During the year, you and your family most likely deal with your fair share of common colds. But what happens every time your child has a fever or a sore throat? Are you eager to take him to the family doctor, hoping there’s a quick fix to get rid of those nasty symptoms? Do you naturally expect a prescription for antibiotics?
Most parents do. And while it’s completely normal to want your little one to feel better as soon as possible, you should be aware of the fact that antibiotic isn’t always the answer and might do more damage than good in the long run. So next time your pediatrician is hesitant about prescribing an antibiotic for your sick baby, don’t be surprised or angry. Instead, be grateful – he might have done both you and your family a favor.
Antibiotics are undoubtedly indispensable when it comes to certain diseases and can be lifesavers when nothing else seems to work. However, this wonder drug has become the cornerstone of modern medicine over the years and is now used excessively, particularly in treating children. This lenient, unsupervised use of antibiotics has generated a host of unwanted, potentially life-threatening side effects and might be behind some of our most pervasive chronic diseases.
Approximately 40% of the times when children go in for a doctor’s visit, their parents leave with an antibiotic prescription. Moreover, according to a 1999 study published in Pediatrics, physicians will prescribe this drug for viral infections 62% of the time when asked by a patient. Given that children are afflicted by up to 8 colds per year, the average American kid will have received 20 courses of antibiotics by the time he or she’s 18 years old. Unfortunately, overuse of antibiotics begins even earlier – around 40% of women are given antibiotics during pregnancy.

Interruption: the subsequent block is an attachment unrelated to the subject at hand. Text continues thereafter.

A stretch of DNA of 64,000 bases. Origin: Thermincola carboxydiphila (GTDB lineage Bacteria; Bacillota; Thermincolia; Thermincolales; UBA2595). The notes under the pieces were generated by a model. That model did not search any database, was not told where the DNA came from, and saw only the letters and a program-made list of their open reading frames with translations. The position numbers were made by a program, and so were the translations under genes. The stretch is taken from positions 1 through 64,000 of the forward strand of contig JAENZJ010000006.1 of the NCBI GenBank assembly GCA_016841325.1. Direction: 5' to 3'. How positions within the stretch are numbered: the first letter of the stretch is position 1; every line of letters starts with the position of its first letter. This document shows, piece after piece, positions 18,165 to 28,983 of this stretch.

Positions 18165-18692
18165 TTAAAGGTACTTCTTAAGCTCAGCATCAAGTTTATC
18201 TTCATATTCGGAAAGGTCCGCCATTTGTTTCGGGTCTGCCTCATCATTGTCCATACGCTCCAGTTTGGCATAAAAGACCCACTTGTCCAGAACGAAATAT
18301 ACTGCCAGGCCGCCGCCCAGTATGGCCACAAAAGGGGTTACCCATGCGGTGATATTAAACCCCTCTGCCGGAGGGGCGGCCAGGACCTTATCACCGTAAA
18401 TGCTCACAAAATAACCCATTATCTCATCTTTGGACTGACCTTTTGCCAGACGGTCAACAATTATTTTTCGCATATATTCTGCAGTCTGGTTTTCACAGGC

Additionally, most American babies receive an antibiotic immediately after they are born. This was a measure of protecting the newborn from eye infections if the mother had gonorrhea back in the day. However, it has now become regular practice, irrespective of the mother’s STD status. As a result of these superfluous prescriptions, more than 140000 people make it to the emergency room every year due to adverse reactions to antibiotics, and half them have been given unnecessary prescriptions of the drug. Nonetheless, there are far more dangerous side effects that can affect both you and your family down the road.
There are two main types of germs that can make people sick – bacteria and viruses. The former are living organisms which exist as single cells and are mostly harmless or even beneficial for our health. Occasionally, certain bacteria multiply, invade the human body and meddle with its normal functioning mechanisms, causing disease. Antibiotics are incredibly powerful and effective against bacteria because they stop their reproduction and growth, killing them off eventually. On the other hand, viruses are not alive and are incapable of being active on their own. They can only grow and reproduce after the invasion of live organisms. There are two things that can happen once the body is infected with a virus – either our immune system fights it off before they cause any illness or we catch a cold and wait for it to run its course until we get better. Either way, antibiotics are completely ineffective when it comes to viruses.